Pat Moynihan, the great politician-intellectual, warned about the dangers of “defining deviancy down,” in which worse and worse behavior comes to be accepted as the norm.
The late New York senator’s essay, almost a quarter century ago, was about crime and family structure. Today it applies to the Trump presidency: the danger that chronic lying, ignorance of history and policy, petty invective, racial demagoguery and personal greed fall within the realm of the norm.
If President Donald Trump gives a speech that is reasonably coherent or takes a sensible action, suddenly even some critics treat it as a momentous occurrence. But wait a moment. That’s actually what presidents are supposed to do.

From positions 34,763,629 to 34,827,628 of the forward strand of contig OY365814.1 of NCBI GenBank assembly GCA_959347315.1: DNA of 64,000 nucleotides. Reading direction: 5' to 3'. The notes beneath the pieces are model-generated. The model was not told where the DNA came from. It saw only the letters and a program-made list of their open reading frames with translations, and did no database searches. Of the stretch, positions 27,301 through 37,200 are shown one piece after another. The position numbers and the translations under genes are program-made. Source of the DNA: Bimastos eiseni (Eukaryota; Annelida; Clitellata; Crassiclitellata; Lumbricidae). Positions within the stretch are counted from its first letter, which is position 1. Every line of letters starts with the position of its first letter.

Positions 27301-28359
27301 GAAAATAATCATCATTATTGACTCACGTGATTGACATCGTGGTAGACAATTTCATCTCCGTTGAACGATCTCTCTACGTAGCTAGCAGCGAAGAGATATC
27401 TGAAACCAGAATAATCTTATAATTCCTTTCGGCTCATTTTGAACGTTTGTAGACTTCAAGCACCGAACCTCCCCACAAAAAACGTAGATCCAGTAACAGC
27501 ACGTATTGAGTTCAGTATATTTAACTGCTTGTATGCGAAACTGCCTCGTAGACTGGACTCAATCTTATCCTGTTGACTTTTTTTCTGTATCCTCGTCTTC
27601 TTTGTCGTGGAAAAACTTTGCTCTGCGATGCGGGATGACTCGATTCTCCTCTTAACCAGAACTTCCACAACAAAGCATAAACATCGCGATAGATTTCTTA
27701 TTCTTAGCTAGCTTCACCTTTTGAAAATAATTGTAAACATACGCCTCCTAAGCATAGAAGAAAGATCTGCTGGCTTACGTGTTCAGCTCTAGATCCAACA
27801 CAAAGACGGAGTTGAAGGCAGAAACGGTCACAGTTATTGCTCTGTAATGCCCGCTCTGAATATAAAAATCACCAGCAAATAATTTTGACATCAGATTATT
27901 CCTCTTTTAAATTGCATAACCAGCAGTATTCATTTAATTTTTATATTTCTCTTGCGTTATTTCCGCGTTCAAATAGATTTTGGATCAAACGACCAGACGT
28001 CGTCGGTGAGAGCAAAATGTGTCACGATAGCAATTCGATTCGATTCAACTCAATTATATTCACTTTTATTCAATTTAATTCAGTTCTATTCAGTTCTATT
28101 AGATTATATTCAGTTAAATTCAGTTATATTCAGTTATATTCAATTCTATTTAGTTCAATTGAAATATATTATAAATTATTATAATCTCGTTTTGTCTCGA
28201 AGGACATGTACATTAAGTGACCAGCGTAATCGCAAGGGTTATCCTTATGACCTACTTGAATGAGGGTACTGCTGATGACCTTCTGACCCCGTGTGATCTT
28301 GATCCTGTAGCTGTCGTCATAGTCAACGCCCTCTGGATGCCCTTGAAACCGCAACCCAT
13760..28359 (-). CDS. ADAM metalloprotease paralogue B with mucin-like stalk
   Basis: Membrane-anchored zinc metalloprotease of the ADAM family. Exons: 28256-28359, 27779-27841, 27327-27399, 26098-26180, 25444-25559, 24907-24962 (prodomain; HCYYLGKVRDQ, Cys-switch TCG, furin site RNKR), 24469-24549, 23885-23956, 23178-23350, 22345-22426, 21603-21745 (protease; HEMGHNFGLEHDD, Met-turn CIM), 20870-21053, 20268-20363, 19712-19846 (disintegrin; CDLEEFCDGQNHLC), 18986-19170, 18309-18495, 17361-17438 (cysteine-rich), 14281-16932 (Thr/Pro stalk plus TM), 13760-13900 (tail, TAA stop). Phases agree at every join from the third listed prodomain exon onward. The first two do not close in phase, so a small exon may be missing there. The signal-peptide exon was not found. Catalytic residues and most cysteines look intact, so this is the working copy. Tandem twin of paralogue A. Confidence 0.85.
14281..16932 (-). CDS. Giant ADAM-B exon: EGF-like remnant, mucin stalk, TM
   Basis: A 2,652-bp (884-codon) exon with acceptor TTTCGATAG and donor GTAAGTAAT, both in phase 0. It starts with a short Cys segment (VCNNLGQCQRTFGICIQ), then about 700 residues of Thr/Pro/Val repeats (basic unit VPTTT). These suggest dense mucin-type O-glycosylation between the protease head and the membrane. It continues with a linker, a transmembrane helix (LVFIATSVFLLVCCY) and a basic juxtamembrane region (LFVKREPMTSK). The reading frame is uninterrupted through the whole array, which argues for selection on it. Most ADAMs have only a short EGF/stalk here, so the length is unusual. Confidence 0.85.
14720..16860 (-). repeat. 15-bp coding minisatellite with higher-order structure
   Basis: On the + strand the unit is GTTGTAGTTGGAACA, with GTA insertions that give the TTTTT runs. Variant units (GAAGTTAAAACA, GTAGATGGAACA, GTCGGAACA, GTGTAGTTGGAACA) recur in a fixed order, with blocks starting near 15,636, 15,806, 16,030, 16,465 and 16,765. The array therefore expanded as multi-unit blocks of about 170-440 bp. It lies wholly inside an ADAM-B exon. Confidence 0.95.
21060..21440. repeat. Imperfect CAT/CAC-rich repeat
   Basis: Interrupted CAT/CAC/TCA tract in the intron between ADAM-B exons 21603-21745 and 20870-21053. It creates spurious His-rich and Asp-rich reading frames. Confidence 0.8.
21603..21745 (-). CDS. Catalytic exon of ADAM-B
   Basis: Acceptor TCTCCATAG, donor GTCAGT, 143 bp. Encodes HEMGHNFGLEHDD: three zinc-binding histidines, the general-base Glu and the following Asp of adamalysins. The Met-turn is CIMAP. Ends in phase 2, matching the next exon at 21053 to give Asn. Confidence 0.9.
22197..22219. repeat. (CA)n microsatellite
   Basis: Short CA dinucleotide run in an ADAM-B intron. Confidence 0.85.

When he commits one of his especially egregious acts, the news media world too often fall into one flawed approach or another. Either they downshift into partisan mode — in which those who constantly attack him continue to do so, and those who critique his critics continue their barrage — or they pursue a misbegotten mission for “balance.”
The sudden firing of the FBI director, James Comey, last week gave us a perfect example.